Microsoft

Microsoft Taps Here and TomTom To Expand Into Connected Data (thestack.com) 25

You can't build a good self-driving car without good maps. Microsoft seems to realize this, and it's teaming up with TomTom and Here to ensure the next generation of cars comes with some quality maps. From a report: Integrating the two companies' maps, traffic data and navigation software into Azure, Microsoft hopes to support developers looking to build and manage 'location aware' mobile, web and IoT applications. Speaking of the new deal, TomTom CEO Harold Goddijn noted how location services are rapidly becoming a critical component in a wide range of applications and enterprise-grade solutions. He said that the Microsoft partnership would help to extend the TomTom technology to a wider developer community, over a cloud platform they are already familiar working with. Peggy Johnson, EVP of Business Development at Microsoft added: 'Making TomTom's services available through the Microsoft Azure cloud platform will allow developers and our customers to make location a core part of their cloud-based applications..." Netherlands-based TomTom already supplies location services and real-time traffic data to many global tech companies. Notably, it has partnered with Apple Maps since 2012 and has also held a contract with Uber since the beginning of 2015.
Microsoft

Microsoft Says More People Are Switching From Macs To Surface Than Ever Before (theverge.com) 376

Microsoft has been targeting Mac users with its Surface commercials recently, and it appears they might be paying off. From a report on The Verge: The software giant claims that November was the "best month ever for consumer Surface sales," following a number of Black Friday deals on the Surface Pro 4. Microsoft still isn't providing sales numbers, but the company claims "more people are switching from Macs to Surface than ever before." Microsoft cites "the disappointment of the new MacBook Pro" and its trade-in program for MacBooks for tempting people to switch to Surface. Again, Microsoft refuses to provide numbers but vaguely claims "our trade-in program for MacBooks was our best ever."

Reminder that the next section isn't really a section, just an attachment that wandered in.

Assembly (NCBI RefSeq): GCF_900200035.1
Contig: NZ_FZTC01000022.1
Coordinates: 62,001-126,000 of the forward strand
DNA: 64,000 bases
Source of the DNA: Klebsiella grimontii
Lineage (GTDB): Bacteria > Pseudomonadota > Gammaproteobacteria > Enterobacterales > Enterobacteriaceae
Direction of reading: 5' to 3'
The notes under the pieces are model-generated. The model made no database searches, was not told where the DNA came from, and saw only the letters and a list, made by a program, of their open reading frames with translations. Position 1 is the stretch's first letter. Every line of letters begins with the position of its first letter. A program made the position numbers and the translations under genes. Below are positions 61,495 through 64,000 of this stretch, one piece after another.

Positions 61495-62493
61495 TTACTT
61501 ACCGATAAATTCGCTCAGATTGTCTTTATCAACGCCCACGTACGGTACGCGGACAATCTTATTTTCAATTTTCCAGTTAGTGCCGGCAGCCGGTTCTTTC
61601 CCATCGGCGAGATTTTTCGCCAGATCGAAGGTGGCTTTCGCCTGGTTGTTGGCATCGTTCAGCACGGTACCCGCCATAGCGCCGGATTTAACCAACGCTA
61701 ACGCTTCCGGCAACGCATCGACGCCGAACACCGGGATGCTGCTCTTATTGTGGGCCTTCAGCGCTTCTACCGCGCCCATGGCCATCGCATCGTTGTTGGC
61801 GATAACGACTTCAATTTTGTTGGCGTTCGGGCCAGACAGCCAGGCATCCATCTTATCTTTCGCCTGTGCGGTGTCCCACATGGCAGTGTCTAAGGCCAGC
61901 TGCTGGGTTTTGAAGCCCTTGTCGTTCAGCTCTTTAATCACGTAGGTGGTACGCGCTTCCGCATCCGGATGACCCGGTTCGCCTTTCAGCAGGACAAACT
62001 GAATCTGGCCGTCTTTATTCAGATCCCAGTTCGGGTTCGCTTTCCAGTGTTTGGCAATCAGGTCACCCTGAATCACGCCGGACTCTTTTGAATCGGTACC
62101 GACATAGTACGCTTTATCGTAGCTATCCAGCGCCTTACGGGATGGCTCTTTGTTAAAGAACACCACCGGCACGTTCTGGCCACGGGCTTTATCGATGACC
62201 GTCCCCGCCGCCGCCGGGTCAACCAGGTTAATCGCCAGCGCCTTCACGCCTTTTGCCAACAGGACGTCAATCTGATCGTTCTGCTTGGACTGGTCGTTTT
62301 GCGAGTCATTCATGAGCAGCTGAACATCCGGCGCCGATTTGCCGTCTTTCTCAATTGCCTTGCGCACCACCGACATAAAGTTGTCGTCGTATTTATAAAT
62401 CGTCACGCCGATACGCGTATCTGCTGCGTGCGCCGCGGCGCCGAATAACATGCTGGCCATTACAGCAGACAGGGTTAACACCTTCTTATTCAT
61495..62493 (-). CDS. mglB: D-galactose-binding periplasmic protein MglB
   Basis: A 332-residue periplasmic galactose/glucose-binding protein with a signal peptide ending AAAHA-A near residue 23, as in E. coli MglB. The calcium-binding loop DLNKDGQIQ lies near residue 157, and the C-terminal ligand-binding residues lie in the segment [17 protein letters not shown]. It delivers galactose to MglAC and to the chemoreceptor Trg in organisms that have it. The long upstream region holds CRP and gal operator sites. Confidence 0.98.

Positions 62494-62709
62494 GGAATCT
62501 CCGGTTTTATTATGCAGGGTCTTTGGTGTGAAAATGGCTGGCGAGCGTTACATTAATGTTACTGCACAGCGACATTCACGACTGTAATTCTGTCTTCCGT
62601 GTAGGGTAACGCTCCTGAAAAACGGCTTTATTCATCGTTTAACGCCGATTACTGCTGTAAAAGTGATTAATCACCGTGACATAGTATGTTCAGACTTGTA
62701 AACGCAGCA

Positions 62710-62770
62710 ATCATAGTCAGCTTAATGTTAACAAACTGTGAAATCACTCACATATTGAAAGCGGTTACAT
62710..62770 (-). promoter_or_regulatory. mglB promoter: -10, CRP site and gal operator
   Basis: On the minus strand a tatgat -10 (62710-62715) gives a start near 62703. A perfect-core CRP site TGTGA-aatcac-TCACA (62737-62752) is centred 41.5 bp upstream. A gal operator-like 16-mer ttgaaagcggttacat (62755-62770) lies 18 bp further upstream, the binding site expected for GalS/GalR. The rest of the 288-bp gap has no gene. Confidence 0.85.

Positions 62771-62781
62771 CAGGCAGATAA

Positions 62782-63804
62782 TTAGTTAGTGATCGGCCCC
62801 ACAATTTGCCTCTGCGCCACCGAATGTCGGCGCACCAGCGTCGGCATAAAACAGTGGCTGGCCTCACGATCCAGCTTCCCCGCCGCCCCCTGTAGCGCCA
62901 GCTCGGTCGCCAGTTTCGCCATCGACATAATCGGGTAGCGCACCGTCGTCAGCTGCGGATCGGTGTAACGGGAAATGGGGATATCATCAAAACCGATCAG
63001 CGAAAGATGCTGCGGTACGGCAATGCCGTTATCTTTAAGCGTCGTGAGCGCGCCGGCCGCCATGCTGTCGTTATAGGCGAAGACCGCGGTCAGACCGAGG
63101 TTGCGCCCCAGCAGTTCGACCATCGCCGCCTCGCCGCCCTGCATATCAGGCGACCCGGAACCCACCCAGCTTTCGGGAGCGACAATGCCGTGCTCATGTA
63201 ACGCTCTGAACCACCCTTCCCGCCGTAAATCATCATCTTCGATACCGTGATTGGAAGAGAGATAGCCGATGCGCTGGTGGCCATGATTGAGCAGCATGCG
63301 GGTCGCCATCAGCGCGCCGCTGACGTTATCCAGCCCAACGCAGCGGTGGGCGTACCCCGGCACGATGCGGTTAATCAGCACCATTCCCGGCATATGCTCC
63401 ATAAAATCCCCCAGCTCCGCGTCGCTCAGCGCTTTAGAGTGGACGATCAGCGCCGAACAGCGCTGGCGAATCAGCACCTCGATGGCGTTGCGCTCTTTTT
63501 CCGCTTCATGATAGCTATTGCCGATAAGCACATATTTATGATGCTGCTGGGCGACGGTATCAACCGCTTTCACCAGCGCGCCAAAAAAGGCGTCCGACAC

Software

Windows 10 'Home Hub' Is Microsoft's Response To Amazon Echo and Google Home (mashable.com) 101

Microsoft's response to the Amazon Echo and Google Home is Home Hub, a software update for Windows 10's Cortana personal assistant that turns any Windows PC into a smart speaker of sorts. Mashable reports: Microsoft's smart digital assistant Cortana can already answer your queries, even if the PC's screen is locked. The Home Hub is tied to Cortana and takes this a few steps further. It would add a special app with features such as calendar appointments, sticky notes and shopping lists. A Home Hub-enabled PC might have a Welcome Screen, a full-screen app that displays all these, like a virtual fridge door. Multiple users (i.e. family members) could use the Home Hub, either by authenticating through Windows Hello or by working in a family-shared account. Cortana would get more powerful on Home Hub; it could, for example, control smart home devices, such as lights and locks. And even though all of this will work on any Windows 10 device -- potentially making the PC the center of your smart home experience -- third-party manufacturers will be able to build devices that work with Home Hub. You can read Windows Central's massive report here. Do note that Home Hub is not official and individual features could change over time. The update is slated for 2017.
Microsoft

Microsoft Exec Urges Linux Developers To Try Windows 10 (softpedia.com) 403